Those on Pentecost who "gladly received" the word that the apostles preached to them "were baptized," and when they were baptized, "The Lord added to the church daily such as should be saved." (Acts 2:47) When these people heard Peter preaching the resurrected Christ, they asked, "What shall we do?" Peter replied, "Repent, and be baptized every one of you in the name of Jesus Christ for the remission of sins." (They had already believed the word the apostles had preached.) When they did what Peter said, "The Lord added to the church" those who were receiving the remission of sins--being saved.
To what church did the Lord add these saved people? Any denomination that came into existence after that day of Pentecost two thousand years ago is NOT the one to which the Lord added the saved. If the Lord is still doing today what He did in Acts 2:47, He does not add the saved to any denomination. But what church came into existence on Pentecost?
In Matthew 16:18 Jesus said, "I WILL build MY church." Jesus promised to build only one church. He further said, "The gates of Hades shall not prevail against IT." Jesus spoke in the singular case. He had no plans to build differing churches. He evidently did what he said he would do, for He was adding to it on Pentecost. From Pentecost on, the New Testament pictures the church as being in existence. The idea of more than one church is never mentioned. This evidence cannot be denied.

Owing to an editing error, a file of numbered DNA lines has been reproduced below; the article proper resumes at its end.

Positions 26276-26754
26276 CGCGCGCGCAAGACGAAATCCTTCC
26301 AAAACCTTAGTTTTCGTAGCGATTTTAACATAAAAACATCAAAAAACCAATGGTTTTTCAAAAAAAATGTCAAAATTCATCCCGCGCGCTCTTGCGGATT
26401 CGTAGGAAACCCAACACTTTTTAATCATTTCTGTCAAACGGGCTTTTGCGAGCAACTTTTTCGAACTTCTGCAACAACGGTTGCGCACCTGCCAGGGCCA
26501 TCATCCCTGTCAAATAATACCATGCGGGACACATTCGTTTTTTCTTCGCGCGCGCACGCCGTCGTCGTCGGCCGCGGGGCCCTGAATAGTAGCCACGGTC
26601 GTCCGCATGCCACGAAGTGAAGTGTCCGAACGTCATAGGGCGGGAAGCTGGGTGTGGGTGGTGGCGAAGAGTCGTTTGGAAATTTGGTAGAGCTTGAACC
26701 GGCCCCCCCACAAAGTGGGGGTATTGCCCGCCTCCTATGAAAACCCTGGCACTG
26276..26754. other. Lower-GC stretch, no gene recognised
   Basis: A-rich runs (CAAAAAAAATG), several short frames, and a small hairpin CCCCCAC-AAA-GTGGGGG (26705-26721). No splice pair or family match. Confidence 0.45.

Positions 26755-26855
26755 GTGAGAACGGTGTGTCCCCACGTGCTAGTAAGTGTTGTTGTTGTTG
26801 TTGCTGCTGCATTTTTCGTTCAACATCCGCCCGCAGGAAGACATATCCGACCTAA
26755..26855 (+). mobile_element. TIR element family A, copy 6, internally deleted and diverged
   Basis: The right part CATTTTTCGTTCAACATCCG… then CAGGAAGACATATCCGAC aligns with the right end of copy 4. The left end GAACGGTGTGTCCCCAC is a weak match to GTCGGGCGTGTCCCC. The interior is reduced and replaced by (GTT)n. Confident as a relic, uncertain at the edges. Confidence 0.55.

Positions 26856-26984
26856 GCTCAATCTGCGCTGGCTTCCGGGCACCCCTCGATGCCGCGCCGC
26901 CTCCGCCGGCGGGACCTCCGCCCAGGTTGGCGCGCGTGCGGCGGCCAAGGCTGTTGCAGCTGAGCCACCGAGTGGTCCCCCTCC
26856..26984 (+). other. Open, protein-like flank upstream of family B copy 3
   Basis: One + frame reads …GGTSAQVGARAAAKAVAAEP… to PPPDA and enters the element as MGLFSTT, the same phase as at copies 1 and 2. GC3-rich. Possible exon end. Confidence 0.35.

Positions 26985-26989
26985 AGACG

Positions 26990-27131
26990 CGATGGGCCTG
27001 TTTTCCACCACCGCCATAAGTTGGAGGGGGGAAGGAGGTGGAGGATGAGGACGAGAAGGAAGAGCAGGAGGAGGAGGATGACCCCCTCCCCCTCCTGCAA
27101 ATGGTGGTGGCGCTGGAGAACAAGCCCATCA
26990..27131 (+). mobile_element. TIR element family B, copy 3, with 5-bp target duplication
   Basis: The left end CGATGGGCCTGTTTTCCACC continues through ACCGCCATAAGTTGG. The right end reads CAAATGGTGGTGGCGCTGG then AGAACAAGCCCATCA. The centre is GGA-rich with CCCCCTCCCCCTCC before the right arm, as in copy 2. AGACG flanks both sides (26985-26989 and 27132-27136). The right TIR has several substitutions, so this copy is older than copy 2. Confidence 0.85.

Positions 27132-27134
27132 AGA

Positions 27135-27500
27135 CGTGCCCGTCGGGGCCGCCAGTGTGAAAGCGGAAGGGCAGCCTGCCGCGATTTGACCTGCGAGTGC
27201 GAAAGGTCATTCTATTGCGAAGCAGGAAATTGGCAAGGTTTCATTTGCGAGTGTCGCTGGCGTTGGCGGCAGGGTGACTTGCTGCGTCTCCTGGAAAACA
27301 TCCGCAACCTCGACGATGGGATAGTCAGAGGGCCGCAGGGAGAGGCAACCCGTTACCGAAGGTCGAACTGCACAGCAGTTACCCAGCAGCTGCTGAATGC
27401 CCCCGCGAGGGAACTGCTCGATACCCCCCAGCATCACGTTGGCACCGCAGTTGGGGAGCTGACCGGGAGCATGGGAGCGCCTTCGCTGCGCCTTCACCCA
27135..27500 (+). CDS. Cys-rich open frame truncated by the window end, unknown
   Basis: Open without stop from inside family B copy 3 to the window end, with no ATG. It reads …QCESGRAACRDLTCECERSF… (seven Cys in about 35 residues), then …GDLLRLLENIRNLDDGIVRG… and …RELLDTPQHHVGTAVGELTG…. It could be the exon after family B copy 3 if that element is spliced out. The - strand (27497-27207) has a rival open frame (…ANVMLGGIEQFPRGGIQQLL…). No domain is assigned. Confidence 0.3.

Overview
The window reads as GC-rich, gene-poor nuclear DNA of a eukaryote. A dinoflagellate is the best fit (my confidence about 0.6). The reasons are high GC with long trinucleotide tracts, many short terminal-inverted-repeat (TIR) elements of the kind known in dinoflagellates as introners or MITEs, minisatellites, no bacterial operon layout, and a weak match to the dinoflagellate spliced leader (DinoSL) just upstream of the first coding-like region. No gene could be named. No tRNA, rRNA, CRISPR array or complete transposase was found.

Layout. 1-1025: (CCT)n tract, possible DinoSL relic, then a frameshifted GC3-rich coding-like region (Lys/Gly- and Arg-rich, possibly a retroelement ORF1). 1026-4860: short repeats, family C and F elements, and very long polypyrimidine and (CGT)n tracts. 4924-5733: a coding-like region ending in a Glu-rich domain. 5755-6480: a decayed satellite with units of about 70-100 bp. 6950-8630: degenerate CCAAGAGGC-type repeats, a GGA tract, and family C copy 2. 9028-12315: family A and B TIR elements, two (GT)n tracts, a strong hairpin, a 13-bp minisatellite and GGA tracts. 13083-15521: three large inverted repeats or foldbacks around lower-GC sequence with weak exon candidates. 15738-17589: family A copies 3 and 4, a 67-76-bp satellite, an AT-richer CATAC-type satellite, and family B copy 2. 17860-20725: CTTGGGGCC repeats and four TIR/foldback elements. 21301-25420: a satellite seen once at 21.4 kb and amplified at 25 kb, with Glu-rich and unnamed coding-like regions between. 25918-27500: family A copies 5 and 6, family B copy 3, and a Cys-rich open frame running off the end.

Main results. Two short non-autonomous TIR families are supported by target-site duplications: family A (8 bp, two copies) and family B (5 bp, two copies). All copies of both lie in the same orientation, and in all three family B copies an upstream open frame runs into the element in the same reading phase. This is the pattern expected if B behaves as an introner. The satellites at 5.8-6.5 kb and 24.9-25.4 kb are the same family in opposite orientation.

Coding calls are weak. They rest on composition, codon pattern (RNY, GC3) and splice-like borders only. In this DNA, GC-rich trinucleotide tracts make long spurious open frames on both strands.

This same book describes what the body is.
The Bible says there is ONE, and ONLY ONE, body, or church. It began on the first Pentecost following Christ’s resurrection. In Acts 11:15, the apostle Peter referred to these events as "the beginning." "And as I began to speak, the Holy Spirit fell on them, even as on us at the beginning."
Yet, some are devoted to proving that Alexander Campbell founded the Church of Christ. "We see from this record, then exactly how the first Campbellite church ever to appear on the face of the earth had its origin. It began on May 4, 1811, not the day of Pentecost. It--like the Lutherans started by Luther, the Presbyterians started by Calvin, the Episcopalians started by Henry VIII, the Methodists started by the Wesleys, and other groups started by man-- had its origin with man, too." (Campbellism, Its History and Heresies, Bob L. Ross, pg. 19)